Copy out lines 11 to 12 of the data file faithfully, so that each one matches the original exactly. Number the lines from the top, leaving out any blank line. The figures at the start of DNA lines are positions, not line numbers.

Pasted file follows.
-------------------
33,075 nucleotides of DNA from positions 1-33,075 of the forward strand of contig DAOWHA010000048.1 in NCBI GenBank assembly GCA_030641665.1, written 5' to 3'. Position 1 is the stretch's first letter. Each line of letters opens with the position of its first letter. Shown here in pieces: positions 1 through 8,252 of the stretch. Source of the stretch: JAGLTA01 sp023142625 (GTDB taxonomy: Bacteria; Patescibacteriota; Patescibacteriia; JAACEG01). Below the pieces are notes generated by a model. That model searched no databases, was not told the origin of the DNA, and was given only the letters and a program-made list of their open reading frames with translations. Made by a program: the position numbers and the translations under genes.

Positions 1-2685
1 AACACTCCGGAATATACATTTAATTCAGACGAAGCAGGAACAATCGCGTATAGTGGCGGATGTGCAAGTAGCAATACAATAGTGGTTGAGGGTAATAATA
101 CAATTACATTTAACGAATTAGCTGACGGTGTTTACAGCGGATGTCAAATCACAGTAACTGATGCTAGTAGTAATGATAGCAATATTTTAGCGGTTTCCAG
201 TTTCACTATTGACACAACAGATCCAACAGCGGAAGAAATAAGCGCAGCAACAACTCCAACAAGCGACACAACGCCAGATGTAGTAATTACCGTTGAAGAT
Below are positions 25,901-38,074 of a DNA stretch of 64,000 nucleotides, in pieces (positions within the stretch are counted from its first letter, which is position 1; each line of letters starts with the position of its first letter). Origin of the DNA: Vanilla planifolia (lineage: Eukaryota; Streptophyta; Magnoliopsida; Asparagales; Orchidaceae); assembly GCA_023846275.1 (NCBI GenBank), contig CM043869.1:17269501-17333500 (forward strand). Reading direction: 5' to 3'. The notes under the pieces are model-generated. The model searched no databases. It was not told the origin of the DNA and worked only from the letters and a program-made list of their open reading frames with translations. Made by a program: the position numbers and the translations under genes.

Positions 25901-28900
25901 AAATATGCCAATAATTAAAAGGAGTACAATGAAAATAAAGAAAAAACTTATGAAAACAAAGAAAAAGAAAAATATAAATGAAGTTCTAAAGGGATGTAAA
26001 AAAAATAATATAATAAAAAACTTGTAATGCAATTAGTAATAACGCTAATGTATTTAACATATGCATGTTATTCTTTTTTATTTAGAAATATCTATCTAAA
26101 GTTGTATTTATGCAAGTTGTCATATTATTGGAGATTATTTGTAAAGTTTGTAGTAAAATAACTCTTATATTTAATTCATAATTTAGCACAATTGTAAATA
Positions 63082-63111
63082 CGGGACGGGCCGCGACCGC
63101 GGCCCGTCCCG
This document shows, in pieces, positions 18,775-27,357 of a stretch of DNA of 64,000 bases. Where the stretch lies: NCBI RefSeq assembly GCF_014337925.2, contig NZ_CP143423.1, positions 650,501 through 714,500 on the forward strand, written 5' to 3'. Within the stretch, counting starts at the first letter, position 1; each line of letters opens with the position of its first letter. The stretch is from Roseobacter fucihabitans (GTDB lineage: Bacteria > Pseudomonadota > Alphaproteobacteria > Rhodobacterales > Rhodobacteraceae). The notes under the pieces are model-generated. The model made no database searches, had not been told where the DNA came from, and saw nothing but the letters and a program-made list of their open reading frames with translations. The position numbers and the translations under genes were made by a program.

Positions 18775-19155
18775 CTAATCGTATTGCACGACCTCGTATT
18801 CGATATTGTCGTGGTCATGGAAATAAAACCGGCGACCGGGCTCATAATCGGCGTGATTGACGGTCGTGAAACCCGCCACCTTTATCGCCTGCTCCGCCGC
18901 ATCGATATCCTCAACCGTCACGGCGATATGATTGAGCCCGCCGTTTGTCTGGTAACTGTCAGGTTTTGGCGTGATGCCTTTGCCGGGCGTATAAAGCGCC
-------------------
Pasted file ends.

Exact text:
Positions 63082-63111
63082 CGGGACGGGCCGCGACCGC